Now that Dallas has its title, it's easy for guys to say they saw this coming "the moment they traded for me," as center Tyson Chandler said, or "from Day 1," as Stevenson said.

But when Jason Terry says he "knew it in training camp," he also can back it up. He felt so confident that in October he got a tattoo of the championship trophy on his right biceps and vowed to have it removed if this team didn't win it all.

"(Miami) had three pieces, but we have 14 or 15," Terry said. "With that kind of confidence in each other — the system, the coaching staff — we just believed. ... This team has the heart the size of Texas."

Before Sunday night, these 15 guys had played a combined 133 seasons without a single ring among them. Nowitzki and Jason Kidd were in the conversation of "best players never to win it all."

Everyone had a right to have a chip on their shoulders about something, from Terry being the consolation prize when Steve Nash skipped town to J.J. Barea being undrafted. From Chandler's health history scaring off teams to Carlisle having gotten two teams to the conference finals but never beyond, causing him to be fired twice.

Then there was the franchise itself.

Over the previous 30 seasons, the Mavs went through several phases: the "model expansion team," a 13-year drought between playoff wins when they were best described as the Mav-wrecks, and, since Cuban took over in 2000, a team that was always really good but never the best.

This was Dallas' 11th straight 50-win season, a feat only two other clubs had ever done: Tim Duncan's Spurs and Magic Johnson's Lakers. Both won multiple titles along the way; all the Mavericks had to show was a single runner-up finish in 2006. They went into this postseason having won a single series since.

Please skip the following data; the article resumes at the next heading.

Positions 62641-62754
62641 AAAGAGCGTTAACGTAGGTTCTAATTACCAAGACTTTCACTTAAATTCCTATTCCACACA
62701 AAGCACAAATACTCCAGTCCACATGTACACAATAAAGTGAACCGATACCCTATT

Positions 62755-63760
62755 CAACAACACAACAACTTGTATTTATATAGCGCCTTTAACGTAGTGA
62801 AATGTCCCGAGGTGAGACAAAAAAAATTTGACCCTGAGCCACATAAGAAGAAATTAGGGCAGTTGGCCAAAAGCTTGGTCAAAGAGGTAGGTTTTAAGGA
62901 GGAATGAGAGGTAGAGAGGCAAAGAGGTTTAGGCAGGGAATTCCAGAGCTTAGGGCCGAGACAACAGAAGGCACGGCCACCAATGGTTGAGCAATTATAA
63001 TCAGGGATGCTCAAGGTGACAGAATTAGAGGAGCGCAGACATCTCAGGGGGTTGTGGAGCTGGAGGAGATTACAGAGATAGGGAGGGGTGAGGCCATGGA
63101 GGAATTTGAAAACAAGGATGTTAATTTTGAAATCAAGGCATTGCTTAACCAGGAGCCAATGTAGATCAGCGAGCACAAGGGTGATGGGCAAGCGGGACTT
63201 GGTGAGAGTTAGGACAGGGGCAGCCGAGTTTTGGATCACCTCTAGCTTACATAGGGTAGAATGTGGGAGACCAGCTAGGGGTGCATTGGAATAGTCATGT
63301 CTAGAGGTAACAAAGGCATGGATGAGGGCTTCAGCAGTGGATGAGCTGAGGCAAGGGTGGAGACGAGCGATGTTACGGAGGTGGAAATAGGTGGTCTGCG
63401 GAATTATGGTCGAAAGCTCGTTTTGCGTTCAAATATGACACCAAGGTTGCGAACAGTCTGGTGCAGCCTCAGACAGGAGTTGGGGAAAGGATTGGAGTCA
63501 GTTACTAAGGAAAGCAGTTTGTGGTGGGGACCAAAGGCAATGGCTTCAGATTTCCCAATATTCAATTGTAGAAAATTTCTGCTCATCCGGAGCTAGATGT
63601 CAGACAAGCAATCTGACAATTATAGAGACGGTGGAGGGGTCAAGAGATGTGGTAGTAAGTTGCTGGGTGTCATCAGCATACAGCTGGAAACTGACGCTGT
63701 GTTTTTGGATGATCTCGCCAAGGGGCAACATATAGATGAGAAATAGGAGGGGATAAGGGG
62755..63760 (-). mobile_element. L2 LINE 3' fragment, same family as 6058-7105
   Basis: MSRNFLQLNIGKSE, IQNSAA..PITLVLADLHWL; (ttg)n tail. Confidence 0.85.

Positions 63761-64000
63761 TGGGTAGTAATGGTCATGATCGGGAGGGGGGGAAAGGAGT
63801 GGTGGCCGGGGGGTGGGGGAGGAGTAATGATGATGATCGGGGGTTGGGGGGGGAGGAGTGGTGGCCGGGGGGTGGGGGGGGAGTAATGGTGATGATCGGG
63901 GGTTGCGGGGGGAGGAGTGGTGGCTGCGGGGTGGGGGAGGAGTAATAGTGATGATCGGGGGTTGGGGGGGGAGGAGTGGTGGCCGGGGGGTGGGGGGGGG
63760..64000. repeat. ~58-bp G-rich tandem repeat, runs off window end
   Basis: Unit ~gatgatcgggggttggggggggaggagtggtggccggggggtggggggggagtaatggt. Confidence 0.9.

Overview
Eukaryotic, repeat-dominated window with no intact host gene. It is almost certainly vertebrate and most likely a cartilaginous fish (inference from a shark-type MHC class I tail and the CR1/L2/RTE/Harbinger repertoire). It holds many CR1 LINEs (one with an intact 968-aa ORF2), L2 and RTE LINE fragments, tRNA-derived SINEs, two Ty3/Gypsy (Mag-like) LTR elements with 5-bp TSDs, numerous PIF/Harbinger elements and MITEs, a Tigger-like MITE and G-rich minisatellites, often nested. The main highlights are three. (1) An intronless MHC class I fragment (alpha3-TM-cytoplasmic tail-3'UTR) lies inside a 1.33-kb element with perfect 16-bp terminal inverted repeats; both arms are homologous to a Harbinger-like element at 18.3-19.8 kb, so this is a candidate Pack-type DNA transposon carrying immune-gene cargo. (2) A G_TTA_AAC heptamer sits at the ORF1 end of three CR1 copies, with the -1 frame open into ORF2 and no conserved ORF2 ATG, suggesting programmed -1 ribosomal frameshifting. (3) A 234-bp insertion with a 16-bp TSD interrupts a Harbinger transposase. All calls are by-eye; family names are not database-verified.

No wonder they were the team everyone wanted to face.

They lived down to expectations by blowing a 23-point lead over the final 14 minutes of Game 4 in their first-round series against Portland. What could've been the beginning of the end for this year's playoffs became the first of several key moments that turned them into champions.

"We looked at each other and said, 'That can't happen again,'" Kidd said.

They turned into comeback specialists themselves, pulling off at least one double-digit rally each round, always on the road. In the finals, they won games when trailing in the fourth quarter by 15, nine and four.

Nowitzki was usually in the heart of the action, often in spectacular fashion: a left-handed layup to win Game 2 after tearing a tendon in the tip of his left middle finger in Game 1; and fighting through a 101-degree fever caused by a sinus infection to have 10 points and five rebounds in the fourth quarter of Game 4.

He's been leading this club for more than a decade, establishing himself "as a great scorer, but ..." The flop in the '06 finals — going from nearly up 3-0 to losing in six games — followed by a first-round ousting as a top seed in '07 left the kind of scars only a championship could heal.

His performance the last two months certainly cleared up any doubts about his overall game. His hardware collection says it all: a finals MVP trophy to go with his '07 regular-season MVP award.

Tim Duncan and Kobe Bryant are the only other active players who can say that.

"The year he won MVP doesn't even compare to what he did this year in the postseason," Terry said. "I'm just happy to be a part of it."